The Colorado Supreme Court has been busy the past two weeks, issuing a couple rulings that should be of interest to the insurance industry:
Statute of Limitations for Bad Faith Statute: In Rooftop Restoration, Inc. v. American Family Mutual Insurance Co., 2018 CO 44 (May 29, 2018), the Colorado Supreme Court held that the one-year statute of limitations that applies to penalties, does not apply to claims brought under C.R.S. 10-3-1116, Colorado’s statutory cause of action for unreasonable delay or denial of benefits. Section 10-3-1116 provides that a first-party claimant whose claim for payment of benefits has been unreasonably delayed or denied may seek to recover attorney fees, costs, and two times the covered benefit, in addition to the covered benefit. A separate Colorado statute, CRS 13-80-103(1)(d) provides a one-year statute of limitations for “any penalty or forfeiture of any penal statutes.” To arrive at the conclusion that the double damages available under section 10-3-1116 is not a penalty, the Court looked at yet another statutory provision, governing accrual of causes of action for penalties, which provides that a penalty cause of action accrues when “the determination of overpayment or delinquency . . . is no longer subject to appeal.” The Court stated that because a cause of action under 10-3-1116 “never leads to a determination of overpayment or delinquency . . . the claim would never accrue, and the statute of limitations would be rendered meaningless.” Para. 15. Presumably, the default two-year statute of limitations, provided by CRS 13-80-102(1)(i), will now be found to apply to causes of action seeking damages for undue delay or denial of insurance benefits.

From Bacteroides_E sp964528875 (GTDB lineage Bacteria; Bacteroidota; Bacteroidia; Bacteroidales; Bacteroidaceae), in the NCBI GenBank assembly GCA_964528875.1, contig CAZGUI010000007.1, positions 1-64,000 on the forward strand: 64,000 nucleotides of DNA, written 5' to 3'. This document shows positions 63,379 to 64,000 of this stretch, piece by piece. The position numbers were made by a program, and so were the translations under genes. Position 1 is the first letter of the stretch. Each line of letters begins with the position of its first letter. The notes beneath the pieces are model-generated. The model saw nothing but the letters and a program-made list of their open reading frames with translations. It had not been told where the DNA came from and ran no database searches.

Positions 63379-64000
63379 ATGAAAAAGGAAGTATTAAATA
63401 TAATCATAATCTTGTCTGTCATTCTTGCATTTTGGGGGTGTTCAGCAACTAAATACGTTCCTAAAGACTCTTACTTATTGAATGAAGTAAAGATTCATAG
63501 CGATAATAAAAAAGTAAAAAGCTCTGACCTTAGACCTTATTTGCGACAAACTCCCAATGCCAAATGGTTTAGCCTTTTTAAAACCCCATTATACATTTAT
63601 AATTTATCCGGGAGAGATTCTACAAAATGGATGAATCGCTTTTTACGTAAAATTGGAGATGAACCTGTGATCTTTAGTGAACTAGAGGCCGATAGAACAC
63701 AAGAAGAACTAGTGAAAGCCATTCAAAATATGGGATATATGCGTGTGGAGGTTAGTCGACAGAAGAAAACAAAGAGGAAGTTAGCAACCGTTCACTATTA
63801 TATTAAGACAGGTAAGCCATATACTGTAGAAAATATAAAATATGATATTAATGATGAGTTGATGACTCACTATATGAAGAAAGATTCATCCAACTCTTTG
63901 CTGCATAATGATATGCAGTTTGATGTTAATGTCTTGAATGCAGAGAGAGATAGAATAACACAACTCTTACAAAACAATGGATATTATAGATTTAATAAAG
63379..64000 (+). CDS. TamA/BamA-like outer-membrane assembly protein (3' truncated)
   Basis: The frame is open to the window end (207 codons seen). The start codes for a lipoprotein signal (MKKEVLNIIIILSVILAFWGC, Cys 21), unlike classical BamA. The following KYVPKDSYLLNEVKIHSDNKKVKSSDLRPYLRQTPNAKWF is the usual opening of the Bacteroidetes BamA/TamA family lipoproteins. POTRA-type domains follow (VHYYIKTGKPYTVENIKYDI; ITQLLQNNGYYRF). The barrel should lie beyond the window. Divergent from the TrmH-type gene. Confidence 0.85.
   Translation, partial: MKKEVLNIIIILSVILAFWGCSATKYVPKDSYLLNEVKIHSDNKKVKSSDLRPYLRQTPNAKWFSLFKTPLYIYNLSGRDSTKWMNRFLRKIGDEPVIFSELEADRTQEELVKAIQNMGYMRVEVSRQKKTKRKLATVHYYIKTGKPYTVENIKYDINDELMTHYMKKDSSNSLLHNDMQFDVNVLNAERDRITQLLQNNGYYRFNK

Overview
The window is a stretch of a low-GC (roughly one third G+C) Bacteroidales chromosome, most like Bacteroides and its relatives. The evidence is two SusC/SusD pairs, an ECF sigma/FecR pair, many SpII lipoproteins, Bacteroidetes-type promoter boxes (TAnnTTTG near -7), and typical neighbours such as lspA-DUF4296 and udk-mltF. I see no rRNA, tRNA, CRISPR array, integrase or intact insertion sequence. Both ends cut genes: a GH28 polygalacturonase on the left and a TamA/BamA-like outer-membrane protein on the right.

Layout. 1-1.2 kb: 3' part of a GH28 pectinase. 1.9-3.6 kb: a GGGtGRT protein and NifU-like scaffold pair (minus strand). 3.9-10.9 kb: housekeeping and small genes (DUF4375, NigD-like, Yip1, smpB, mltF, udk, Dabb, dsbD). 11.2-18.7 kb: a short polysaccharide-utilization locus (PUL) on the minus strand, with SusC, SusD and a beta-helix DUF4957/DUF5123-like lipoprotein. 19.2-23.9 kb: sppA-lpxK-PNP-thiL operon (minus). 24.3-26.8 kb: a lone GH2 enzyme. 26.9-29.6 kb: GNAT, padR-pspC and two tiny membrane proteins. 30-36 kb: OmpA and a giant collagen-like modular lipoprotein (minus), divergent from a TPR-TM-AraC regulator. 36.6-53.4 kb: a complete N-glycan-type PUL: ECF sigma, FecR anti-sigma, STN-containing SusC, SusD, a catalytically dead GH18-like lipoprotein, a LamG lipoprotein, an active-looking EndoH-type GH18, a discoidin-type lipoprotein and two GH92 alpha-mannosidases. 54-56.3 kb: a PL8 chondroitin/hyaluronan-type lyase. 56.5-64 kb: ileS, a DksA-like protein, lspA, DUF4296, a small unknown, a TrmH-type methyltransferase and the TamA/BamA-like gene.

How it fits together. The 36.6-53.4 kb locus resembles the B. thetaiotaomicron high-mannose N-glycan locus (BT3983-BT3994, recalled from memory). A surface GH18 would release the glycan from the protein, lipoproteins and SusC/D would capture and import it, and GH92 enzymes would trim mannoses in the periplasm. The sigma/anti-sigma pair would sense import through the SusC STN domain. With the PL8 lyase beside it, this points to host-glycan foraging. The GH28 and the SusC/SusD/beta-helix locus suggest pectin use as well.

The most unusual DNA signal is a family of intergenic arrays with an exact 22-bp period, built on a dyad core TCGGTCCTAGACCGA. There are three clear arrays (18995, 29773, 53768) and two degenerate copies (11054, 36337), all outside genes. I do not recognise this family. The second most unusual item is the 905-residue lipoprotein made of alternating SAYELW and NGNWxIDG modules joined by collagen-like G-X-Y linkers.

Implied Waiver of Attorney Client Privilege: On June 4, 2018, the Court held that the attorney-client privilege was not impliedly waived when former counsel for State Farm submitted an affidavit refuting factual allegations of plaintiff. In In re Plaintiff: State Farm Fire & Cas. Co. v. Defendants: Gary J. Griggs & Susan A. Goddard, 2018 CO 50, a State Farm adjuster had testified that a medical lien was in the amount of $264,075. State Farm’s attorney at the time then discovered that the lien was actually in the amount of $264.75. While the attorney was investigating the source of the error, plaintiff’s counsel moved to disqualify State Farm’s counsel (based on the attorney’s previous attorney-client relationship with the firm representing the plaintiff). The court disqualified the attorney. The new attorney for State Farm then disclosed the correct lien amount to plaintiff, and noted that the service provider was the source of the error. Plaintiff then sought sanctions against State Farm, in the form of a directed verdict on her bad faith claim, alleging that State Farm deliberately and intentionally concealed the correct lien information. In response, State Farm submitted an affidavit from the former attorney, which stated that at the time of his disqualification, he was still investigating the source of the lien error. Plaintiff argued that by submitting the attorney affidavit, State Farm put at issue the attorney’s advice. The Supreme Court disagreed, explaining that the mere possibility that privileged information may become relevant in a lawsuit is not enough to imply a waiver. Rather, the party asserting waiver “must show that the client asserted a claim or defense that depends on privileged information.” Para. 18. The Supreme Court found that the attorney affidavit did not refer to any claims or defenses, did not refer to advice provided by the attorney to State Farm, and was not offered in support of a claim or defense, but rather to rebut plaintiff’s factual argument. As such, the Court concluded that “State Farm’s submission of the [attorney] affidavit did not place privileged communications at issue and, therefore, did not result in an implied waiver of the attorney-client privilege.” Para. 24.